AS Unit 2: The final push – writing effective examination essays

With Unit 2 now just a couple of days away, I thought it an opportune moment to remind readers of our blog that gaining ‘big’ marks in the relatively more challenging essay questions is not all that difficult, if you follow a few simple rules.

The four points below should help you to become a more efficient essay writer and get higher marks for your efforts. Of course, higher marks equal happier students and more grateful parents!

1) Any individual question that is worth more than 6 marks requires a combination of AO1 (description) and AO2 (evaluation) in equal parts. These are not always 12 marks, but may also be 8 or 10 marks. In the equivalent paper last summer, biological psychology had a 12 marker, social and individual differences each had 8 markers.

2) In order to make sure that you address both components (i.e. AO1 and AO2) equally, it is a good idea to divide the essay up into a number of discrete parts, each exclusively AO1 or AO2. Whatever the question (e.g. ‘Outline and evaluate two…’, ‘Discuss the… approach to…’), it can be divided into much smaller components. One easy way of doing this is to divide your material into four separate paragraphs, each about 75 or so words), almost as if you were answering four much smaller questions that together make up the requirements of the larger essay question. The first paragraph is entirely AO1, the second AO2, the third AO1 and the fourth AO2. Alternatively, you could go for six paragraphs of 50 words, each containing just one elaborated point.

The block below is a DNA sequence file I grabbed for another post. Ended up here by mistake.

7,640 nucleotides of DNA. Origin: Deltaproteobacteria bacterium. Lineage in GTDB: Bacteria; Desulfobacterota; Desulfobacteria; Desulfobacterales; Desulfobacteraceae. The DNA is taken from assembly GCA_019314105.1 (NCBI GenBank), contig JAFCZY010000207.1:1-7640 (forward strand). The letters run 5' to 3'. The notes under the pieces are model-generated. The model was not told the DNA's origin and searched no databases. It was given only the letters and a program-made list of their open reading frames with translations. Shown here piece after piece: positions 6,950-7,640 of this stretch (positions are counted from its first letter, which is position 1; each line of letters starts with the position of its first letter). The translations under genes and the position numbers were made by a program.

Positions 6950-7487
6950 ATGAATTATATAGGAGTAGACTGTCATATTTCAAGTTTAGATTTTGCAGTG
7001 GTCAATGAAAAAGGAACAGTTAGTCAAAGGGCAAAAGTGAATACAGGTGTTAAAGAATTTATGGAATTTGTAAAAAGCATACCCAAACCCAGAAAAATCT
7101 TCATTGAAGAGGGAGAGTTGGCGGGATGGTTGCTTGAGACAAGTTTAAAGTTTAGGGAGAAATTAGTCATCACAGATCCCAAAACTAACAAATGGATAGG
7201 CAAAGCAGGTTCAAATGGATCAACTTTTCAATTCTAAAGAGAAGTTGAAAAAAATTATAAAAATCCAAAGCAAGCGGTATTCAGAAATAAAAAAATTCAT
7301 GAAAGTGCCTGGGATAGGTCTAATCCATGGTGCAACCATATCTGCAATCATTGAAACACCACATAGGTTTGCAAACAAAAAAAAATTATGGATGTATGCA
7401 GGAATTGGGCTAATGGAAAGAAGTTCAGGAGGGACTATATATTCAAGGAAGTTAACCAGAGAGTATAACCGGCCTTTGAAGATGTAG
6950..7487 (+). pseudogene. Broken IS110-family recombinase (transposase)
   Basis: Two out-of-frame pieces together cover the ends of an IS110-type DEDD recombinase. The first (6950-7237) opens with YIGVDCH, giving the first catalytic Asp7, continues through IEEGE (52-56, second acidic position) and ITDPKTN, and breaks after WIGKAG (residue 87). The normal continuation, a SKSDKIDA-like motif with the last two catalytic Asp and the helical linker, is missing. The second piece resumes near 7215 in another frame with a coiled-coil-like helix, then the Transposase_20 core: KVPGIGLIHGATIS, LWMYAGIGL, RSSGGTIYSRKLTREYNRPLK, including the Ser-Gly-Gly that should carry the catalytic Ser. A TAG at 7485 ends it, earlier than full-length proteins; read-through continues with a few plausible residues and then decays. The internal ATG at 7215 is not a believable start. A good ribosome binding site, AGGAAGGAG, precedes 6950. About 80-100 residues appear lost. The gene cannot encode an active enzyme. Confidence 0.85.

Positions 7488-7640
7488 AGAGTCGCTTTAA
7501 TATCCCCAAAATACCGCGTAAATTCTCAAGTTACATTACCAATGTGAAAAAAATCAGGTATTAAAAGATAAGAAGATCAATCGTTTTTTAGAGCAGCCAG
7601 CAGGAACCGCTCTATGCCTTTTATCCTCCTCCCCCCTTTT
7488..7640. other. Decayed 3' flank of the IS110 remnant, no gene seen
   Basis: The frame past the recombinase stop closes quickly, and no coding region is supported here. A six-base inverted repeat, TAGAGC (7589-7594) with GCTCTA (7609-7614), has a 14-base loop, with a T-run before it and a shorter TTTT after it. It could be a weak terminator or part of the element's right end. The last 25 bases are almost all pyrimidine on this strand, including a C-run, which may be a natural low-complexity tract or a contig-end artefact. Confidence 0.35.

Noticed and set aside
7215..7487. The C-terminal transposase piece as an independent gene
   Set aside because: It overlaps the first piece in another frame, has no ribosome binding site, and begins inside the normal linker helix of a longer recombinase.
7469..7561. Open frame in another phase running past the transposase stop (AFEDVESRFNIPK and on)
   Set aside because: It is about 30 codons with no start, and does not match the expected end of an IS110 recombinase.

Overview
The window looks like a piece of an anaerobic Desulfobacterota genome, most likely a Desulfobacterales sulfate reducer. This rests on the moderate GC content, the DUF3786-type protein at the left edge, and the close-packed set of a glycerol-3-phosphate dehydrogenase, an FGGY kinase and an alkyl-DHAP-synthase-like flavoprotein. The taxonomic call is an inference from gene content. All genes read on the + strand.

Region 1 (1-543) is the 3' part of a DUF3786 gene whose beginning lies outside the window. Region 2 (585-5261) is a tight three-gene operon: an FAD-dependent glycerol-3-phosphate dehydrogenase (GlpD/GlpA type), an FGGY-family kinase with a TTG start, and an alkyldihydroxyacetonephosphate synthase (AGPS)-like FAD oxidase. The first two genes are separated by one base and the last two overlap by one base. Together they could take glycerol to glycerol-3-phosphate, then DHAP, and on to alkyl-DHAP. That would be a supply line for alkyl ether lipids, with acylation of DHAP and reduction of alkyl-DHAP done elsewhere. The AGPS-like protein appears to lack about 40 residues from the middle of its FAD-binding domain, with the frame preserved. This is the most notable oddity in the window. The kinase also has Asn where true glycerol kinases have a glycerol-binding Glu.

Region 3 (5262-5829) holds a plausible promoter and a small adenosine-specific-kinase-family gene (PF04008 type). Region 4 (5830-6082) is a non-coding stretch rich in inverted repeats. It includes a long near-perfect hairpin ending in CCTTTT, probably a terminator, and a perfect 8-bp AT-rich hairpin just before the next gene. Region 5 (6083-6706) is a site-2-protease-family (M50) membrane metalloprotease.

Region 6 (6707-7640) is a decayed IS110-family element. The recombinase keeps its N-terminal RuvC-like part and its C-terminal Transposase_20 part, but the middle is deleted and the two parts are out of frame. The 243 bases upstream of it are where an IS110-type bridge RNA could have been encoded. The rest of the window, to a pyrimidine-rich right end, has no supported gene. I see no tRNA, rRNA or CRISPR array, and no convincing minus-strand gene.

3) You will get more marks for detailed AO1 and elaborated AO2, so don’t try to cram as many points as possible into your answer, be selective with what you include and give it some impact. There are many ways of elaborating an AO2 point – e.g. identify (what’s the critical point?), elaborate (flesh it out a bit),  evidence (give evidence to support the critical point you are making) and link back (make it clear how/why this supports or challenges the theory, study, explanation etc.

4) Don’t waste time doing things that you haven’t been asked to do (e.g. telling the examiner what you are about to do, defining terms you haven’t been asked to define and anything else that is not explicitly asked for in the question), i.e. use your time wisely and efficiently.

Good luck and be skilful on Tuesday

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